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Feminine ending ة pronunciation?

Hi all,

They've just introduced the ة ending (all still in the nominative, I think) and there is no explanation about when ة remains a vowel sound and when it gains a "t" sound (or how the "'t" sound is placed).

Can anyone explain this rule?

January 28, 2020



Example after reading up on grammar:

In the Duo sentence "Samia is a smart Arab woman"

سامْية بِنت عَرَبيّة ذَكِيّة

The ending of each word in order as pronounced on Duolingo sounds like:

-at_ -in -atin -ah

Which makes no sense. This looks like (all indefinite):

  1. Nominative? (unclear pronunciation)

  2. Unknown/Genitive

  3. Genitive

  4. ?? (I don't know the rule for only pronouncing it as "-ah")

I'm very familiar with cases so I'm not overcomplicating things by trying to pick this apart, I'm just trying to find out if there's a real reason that the pronunciation is all over the place or if it's simply the error of having computer-generated sound on this course.



I somehow skipped past this comment.

In your example every word ending is wrong. 3arabiya and dhakiya are both adjectives modifying the same noun in the predicate of the sentence so their endings should be consistent, but in this case the final word actually was given no case ending at all and the one before it does so it definitely looks like a mistake.

All words in this sentence would have the same case**

I would have read it out loud as: Samia bintun 3arabiyatun dhakiyatun.

Without case endings: Samia bint 3arabiya dhakiya

I personally dont agree with teaching case endings in a course as basic as this one, its not absolutely necessary to learn the language as theyre rarely used IRL and it can be very confusing to beginners. But if you have to, thats how it would look.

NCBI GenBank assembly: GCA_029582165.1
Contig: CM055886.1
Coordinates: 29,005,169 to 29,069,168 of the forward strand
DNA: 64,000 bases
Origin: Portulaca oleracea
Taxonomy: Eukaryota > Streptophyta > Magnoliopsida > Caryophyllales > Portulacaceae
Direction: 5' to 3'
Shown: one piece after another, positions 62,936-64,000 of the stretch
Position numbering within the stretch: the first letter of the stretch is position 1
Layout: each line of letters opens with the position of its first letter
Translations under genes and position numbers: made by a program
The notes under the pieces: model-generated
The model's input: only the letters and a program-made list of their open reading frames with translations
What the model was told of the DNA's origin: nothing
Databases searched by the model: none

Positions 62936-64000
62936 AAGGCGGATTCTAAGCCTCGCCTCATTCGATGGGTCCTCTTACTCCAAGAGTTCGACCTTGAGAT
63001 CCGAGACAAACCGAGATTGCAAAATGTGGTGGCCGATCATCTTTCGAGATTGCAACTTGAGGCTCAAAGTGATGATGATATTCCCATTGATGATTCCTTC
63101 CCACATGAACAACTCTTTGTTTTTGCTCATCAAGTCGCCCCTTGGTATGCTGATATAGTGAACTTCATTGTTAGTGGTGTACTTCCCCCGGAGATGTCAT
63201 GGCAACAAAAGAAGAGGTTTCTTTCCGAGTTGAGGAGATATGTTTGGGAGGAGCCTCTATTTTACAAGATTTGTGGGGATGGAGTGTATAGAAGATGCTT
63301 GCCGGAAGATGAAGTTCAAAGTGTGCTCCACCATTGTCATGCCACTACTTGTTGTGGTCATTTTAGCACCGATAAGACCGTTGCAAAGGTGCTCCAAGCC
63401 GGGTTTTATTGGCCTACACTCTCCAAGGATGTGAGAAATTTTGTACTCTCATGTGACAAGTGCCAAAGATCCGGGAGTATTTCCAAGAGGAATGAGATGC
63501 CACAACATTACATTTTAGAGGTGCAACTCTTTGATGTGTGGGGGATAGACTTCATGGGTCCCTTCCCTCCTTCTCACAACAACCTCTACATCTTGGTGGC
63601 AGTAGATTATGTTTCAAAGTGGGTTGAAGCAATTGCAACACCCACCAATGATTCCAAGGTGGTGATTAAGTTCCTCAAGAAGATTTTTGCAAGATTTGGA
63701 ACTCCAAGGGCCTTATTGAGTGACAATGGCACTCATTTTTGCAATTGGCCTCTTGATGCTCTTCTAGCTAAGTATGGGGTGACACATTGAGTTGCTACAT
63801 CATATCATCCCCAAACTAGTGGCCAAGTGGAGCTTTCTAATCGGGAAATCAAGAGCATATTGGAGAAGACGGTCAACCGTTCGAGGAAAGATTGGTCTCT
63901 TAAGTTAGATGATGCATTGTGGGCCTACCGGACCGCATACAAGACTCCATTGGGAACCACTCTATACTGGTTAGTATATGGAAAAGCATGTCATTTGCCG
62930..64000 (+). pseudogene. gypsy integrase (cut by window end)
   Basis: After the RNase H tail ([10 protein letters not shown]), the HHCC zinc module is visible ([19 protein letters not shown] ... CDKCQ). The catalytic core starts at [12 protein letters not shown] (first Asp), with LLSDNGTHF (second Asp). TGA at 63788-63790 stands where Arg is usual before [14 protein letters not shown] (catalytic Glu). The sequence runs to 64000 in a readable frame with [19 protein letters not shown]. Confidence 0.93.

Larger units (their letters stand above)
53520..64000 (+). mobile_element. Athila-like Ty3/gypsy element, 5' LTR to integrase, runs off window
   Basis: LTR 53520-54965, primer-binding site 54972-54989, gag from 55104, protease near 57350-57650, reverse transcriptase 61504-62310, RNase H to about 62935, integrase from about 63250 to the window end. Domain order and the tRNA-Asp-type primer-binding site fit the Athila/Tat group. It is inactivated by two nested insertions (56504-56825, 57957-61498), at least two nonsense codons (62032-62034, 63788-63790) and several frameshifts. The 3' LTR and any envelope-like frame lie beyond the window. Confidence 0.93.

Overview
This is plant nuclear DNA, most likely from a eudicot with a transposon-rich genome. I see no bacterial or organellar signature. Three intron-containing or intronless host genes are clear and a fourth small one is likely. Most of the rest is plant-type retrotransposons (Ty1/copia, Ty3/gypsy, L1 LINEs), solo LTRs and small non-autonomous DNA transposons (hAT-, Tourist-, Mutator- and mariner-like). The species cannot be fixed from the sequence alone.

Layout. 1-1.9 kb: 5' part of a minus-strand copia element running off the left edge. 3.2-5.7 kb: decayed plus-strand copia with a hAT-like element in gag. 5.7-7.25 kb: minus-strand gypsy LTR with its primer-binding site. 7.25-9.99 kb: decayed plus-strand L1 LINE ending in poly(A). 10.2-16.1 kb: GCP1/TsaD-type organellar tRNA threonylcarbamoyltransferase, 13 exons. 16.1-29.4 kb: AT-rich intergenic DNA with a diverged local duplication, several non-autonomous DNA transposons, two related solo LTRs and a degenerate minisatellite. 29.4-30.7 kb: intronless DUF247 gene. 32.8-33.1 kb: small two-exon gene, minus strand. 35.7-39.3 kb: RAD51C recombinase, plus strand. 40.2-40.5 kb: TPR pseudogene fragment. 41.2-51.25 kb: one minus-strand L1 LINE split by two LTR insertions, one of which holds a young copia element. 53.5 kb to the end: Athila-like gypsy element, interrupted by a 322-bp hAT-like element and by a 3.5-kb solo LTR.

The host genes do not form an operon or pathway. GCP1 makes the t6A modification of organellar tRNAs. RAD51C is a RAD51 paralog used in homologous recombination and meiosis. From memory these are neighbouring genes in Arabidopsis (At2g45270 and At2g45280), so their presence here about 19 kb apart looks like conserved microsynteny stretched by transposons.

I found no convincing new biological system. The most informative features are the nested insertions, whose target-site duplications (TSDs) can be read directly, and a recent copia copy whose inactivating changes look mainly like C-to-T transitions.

BTW Samia is a girls name and a proper noun which makes it definite by default. Proper nouns do not need to have an alif lam in front to be definite although some of them begin this way because it is inherently part of the word (Iraq and Algeria do for example while other countries like Lebanon and Libya do not.)

**(When I was learning Arabic I only learned the Arabic names of the cases so Nominative, Genitive etc are still mysterious terms to me.)


Taa marbuta is usually silent and pronounced like a short a with no t sound, however if the grammatical case endings are pronounced at the end of the word in the exercises you will hear the t pronounced before it. People dont say the case endings in real life though so usually you will not hear the t.

There are two cases where the t is pronounced besides the grammatical endings and these are heard in normal speech:

Words with taa marbuta at the end that have a possessive pronoun attached-the taa marbutaa turns into a regular taa:

a friend: Sadeeqa: صديقة

my friend: :Sadeeqaty: صديقتي

The other exception is when the taa marbutaa is the non final word as part of a structure called an idaafa, which often indicates possession. In this case the taa marbutaa is still written but the t is pronounced. The most simple form of an idaafa is two nouns with the first word indefinite and the second word definite but other combinations are possible, but for now Ill just mention this structure. If you want to learn more please click below: http://allthearabicyouneverlearnedthefirsttimearound.com/p1/p1-ch2/the-idaafa/

Ex: The friend of the boy: Sadeeqat ulwalad: صديقة الولد

A room: ghurfa: غرفة

The room of the girl: ghurfat ulbint: غرفة البنت

Hope that helps!


Looking at the endings used in the sentence above, it looks like the software somehow read the first three words of the sentence to be an iDaafa and the subject of the sentence fourth word to be the predicate, but this is very wrong and makes no sense. I have my guesses about why that happened.

Samia is the subject and the rest of the sentence is the predicate.

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